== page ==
So you think you want to write a book


In March of 2015, I taught a workshop at the Tucson Festival of Books entitled Getting Started – Your First Book. Fifty budding authors attended, and they had many great questions. The following are my bullet points for the presentation.


1.  A test to determine if you should you write a book:

Shut yourself in a room with no distractions and write for four hours. Don’t worry about the quality of the writing; the quality will improve with time. If you enjoyed those four hours, you passed the test.

It takes a lot of time to write a good book. Why bother if you don’t enjoy it?

2.  Keep Writing.

To become a good writer you must practice—a lot. Write as often as possible and for as long as possible. Write everyday if you can. You will enjoy this time. It doesn’t feel like work.

3.  Read a lot.

Stop watching television and read. Read good books and bad books. Read your genre and other genres. Read literary greats and popular fiction greats.

Read about writing. Read grammar books, books about writing by authors, books on the craft of writing. Read anything that doesn’t bore you.

4.  Study.

There are some great books that teach the elements of fiction writing: Character, Plot, Description, and Dialogue. Read these books to learn about technique. Improve your craft by working through the exercises.

DSC_00055.  Bring the reader into the scene. – Setting and Dialogue.

Some writers of popular fiction forget to bring the reader into the scene. This is critical. Readers read to escape; they want to feel as if they are living the story.

Include enough description to pull them into the scene but not so much as to put them off. Use all five senses: sight, sound, smell, touch, and taste.

Dialogue is magic for bringing the reader into the scene. When a character starts talking the reader pays attention. Make the conversation worthy of eavesdropping.

6.  Finish the first draft.

The magic of writing comes with revision, but without the first draft there will never be a second draft, third draft, or final draft.

Don’t worry that it’s bad—keep pushing until you get that first draft done!

7.  Rewrite each scene until it shines.

  • Keep revising until you’re making few or no changes with each subsequent pass.
  • Keep revising until you really like the way it reads.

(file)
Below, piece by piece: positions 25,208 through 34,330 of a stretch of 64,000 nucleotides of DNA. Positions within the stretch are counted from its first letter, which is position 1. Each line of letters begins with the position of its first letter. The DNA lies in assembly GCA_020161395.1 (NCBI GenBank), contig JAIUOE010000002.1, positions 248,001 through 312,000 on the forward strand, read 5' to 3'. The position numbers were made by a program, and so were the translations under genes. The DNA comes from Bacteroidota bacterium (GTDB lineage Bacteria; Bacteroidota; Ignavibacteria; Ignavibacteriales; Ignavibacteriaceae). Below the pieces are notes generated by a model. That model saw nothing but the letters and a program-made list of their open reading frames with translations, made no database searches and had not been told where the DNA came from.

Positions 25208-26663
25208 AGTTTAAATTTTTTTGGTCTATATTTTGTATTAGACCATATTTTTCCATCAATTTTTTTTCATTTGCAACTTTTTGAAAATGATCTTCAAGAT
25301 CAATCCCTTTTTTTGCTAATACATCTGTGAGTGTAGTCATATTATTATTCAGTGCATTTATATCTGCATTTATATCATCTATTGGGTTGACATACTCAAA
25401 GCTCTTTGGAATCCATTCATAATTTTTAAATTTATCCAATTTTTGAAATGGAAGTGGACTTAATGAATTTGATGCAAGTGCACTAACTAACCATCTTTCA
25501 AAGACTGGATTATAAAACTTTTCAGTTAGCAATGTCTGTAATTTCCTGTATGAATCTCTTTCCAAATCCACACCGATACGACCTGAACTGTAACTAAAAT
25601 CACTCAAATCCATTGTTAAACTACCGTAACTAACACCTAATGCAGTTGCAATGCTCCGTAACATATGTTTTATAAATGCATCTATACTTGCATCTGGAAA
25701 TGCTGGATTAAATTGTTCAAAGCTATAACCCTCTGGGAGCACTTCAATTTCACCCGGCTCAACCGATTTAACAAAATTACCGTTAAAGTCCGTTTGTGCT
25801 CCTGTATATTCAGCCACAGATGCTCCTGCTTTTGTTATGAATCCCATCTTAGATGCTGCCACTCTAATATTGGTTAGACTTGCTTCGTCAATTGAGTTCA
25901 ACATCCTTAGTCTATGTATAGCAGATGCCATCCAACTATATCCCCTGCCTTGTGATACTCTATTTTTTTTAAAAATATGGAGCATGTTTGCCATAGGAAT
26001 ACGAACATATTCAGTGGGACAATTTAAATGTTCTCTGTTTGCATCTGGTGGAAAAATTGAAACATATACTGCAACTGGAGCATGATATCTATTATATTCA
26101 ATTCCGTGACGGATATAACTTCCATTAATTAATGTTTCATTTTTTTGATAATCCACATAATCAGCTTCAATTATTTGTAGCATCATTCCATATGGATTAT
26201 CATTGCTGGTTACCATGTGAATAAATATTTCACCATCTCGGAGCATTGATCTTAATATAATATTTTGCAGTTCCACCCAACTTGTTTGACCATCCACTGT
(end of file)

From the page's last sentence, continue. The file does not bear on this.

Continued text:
• Read it out loud or in your head. If part of a sentence reads awkwardly, revise it.
  • Great prose should sound lyrical; it should flow like classical music.

8.  Beta readers and writing groups.

Ask someone else to read your work, but wait until you’ve polished away all the awkward sentences. An inexperienced critic will not know what to tell you, but their encouragement will renew your strength.

Writing groups have various agendas. Try one if you want and keep attending if it works for you; if you don’t learn from the group, quit and use that time for writing.

9.  Editing

An experienced, qualified editor is essential to writing a good book. Warning: this can get expensive, and the feedback can be painful. A good editor will be a great teacher; she will force you to elevate your writing and help you to write a better book.

10.  Inspiration

Lean on whatever inspires you to continue the journey.

You may never be a great writer like Tolstoy or Faulkner, but you should know this: if you love to write, and you work hard enough and long enough, you will write a good book.


Along the way I read some great books on writing.

  • For detailed instruction on the elements of writing I recommend the Write Great Fiction Series, which includes separate books for Plot, Character, Setting, and Dialogue.
  • Stephen King’s book, On Writing is a an insightful look into the mind one of the most prolific writers of all time.
  • Francine Prose’s book, Reading like a Writer, will encourage you to continually strive to become a better writer.

Thank you for reading. Readers make the world a better place!


One comment

  1. Pat,

    Great advice!

    I am very impressed that you have written two books already.

    I enjoy writing but I am still far from novels and short stories.

    My interest is in the articles/blogs on energy that I write. They probably require the same iterations and sweat as the fictional writing, but that’s OK. I try to be an “independent observer” based on facts, but bringing up different perspectives.


    PS. I will separately send you my latest article/blog.

    Sent from my iPad



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